(director: Gordon Douglas; screenwriter: Kenneth Gamet; cinematographer: Charles Lawton, Jr.; editor: Charles Nelson; music: George Duning/Paul Sawtel/Marlin Skiles; cast: Randolph Scott (Bill Doolin), George Macready (Marshall Sam Hughes), Louise Allbritton (Rose of Cimarron), John Ireland (Bitter Creek), Noah Beery, Jr. (Little Bill), Charles Kemper (Arkansas Tom Jones), Frank Fenton (Red Buck), Jock Mahoney (Tulsa Jack Blake), Virginia Huston (Elaine Burton), Griff Barnett (Deacon Burton), Lee Patrick (Melissa Price), Robert H. Barrat (Marshal Heck Thomas), Robert Osterloh (Wichita Smith); Runtime: 90; MPAA Rating: NR; producer: Harry Joe Brown; Columbia Pictures; 1949)

“A pleasing B movie that capitalizes on a familiar Western formulaic set-up.”

Reviewed by Dennis Schwartz

Actor turned director Gordon M. Douglas (“The Nevadan”/”Saps at Sea”/”Rio Conchos”) turns in a pleasing B movie that capitalizes on a familiar Western formulaic set-up of a good man caught by circumstances and trapped in a life of crime. It’s written by Kenneth Gamet, but it’s the presence of Randolph Scott that makes things come to life in a reasonably believable way.

The Dalton Gang is ratted out by Wichita Smith and they are ambushed by the marshal and his men as they attempt a bank robbery in Oklahoma. In self-defense Bill Doolin (Randolph Scott), the only remaining member of the Daltons, kills Wichita and flees town with Marshal Hughes (George Macready) and a posse in pursuit. Bill evades them and becomes a wanted man. He then leads a gang made up of Red Buck, Arkansas Tom Jones, Tulsa Jack Blake, Bitter Creek and Little Bill, whose specialty is robbing banks. When things get hot, they take a break for three months and go their separate ways to meet later in the town of Ingalls. When chased by a posse after one such bank job, Doolin escapes by ducking into a church service in the small town of Claymore. In a sec he meets the deacon’s pretty daughter Elaine Burton (Virginia Huston), buys a farmhouse with the stolen loot, takes a new identity as Bill Daley and is home free from the law. He marries Elaine and wishes to quit the gang to be a farmer. But the gang tricks him into going back to them by exposing his true outlaw identity to Elaine. After a long series of robberies, the gang gets picked off until only Doolin and Little Bill survive. They return to the farmhouse in Claymore, to discover Elaine is still living there and wishing for the marriage to continue. It now comes a question if Doolin can escape from his past and become a peaceful farmer, law abiding citizen and good husband, or will he have to pay the price for his past sins.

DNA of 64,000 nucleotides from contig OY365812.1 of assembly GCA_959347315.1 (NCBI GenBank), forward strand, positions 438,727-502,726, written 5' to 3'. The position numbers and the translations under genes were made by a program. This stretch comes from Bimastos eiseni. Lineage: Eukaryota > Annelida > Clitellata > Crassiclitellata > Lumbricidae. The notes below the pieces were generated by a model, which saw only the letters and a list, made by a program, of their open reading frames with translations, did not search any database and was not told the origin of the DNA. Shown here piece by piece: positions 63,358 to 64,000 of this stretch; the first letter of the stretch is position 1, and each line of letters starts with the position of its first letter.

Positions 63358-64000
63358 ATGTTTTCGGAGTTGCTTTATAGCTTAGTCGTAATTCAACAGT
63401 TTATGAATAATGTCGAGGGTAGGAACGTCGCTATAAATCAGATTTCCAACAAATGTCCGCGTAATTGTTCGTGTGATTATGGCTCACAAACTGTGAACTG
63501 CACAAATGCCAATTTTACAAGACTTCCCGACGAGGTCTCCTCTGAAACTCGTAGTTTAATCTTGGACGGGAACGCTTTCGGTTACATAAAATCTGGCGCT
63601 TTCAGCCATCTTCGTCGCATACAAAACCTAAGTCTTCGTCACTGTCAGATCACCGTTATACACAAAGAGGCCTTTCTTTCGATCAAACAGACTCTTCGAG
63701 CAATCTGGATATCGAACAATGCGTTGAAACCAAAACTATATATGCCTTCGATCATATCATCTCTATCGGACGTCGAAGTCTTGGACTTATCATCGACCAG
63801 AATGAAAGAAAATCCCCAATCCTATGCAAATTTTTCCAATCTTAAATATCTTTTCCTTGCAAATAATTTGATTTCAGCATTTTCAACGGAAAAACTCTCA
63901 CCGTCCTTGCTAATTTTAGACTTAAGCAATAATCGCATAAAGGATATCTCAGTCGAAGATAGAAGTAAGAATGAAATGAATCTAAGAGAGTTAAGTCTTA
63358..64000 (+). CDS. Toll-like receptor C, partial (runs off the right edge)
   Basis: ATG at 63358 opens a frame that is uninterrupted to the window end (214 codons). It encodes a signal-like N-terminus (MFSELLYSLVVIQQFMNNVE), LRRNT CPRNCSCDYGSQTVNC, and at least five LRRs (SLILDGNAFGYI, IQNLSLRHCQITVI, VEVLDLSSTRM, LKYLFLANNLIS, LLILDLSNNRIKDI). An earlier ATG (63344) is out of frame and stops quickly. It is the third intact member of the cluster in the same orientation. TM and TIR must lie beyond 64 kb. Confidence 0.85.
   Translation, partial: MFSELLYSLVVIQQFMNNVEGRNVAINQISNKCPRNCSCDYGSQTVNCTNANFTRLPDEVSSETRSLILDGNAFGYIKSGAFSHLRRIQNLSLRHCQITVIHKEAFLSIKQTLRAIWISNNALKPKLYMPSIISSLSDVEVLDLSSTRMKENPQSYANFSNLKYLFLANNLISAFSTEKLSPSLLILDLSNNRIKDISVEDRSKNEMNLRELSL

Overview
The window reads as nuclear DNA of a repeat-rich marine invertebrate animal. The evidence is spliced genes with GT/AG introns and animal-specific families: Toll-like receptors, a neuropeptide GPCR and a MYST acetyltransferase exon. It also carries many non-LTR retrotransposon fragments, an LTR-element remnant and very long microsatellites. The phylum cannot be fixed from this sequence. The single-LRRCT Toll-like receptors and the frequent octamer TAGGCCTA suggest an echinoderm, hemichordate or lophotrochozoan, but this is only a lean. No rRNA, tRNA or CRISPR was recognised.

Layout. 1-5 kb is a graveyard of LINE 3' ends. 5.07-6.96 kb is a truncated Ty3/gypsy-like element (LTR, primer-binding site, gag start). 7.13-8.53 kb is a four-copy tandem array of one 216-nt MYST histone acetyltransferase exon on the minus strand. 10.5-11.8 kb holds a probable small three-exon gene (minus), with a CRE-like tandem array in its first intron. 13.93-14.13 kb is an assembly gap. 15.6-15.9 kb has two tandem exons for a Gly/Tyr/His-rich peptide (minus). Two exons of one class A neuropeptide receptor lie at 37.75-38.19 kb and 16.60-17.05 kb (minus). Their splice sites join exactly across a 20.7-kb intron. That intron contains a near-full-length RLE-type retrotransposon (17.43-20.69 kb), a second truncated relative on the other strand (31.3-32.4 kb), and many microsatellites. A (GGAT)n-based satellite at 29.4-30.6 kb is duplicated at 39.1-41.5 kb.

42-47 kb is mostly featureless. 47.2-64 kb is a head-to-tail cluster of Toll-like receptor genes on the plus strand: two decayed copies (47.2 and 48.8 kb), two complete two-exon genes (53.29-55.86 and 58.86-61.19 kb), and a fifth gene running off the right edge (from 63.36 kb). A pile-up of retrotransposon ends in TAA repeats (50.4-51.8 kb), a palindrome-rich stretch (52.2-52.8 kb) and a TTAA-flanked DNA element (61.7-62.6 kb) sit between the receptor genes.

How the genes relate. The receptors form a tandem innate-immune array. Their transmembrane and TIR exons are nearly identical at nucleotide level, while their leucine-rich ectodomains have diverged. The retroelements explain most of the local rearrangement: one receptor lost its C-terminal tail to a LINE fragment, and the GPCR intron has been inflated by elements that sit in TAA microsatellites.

Charles Lawton, Jr. does a good job with the black and white photography, giving the film a first-class look. The old-fashioned story leaves a lot to be desired, but the cast takes it seriously and makes the unbelievable look as believable as possible. Legendary stuntman Yakima Canutt, doubling for Scott, makes a couple of the chase scenes into great sequences.

The character Scott played in such a roguish way is based on the real-life Bill Doolin, an Oklahoma-based outlaw and founder of The Wild Bunch (a different gang from the one in the 1969 Sam Peckinpah film), a gang specializing in robbing banks, trains and stagecoaches in the 1890s.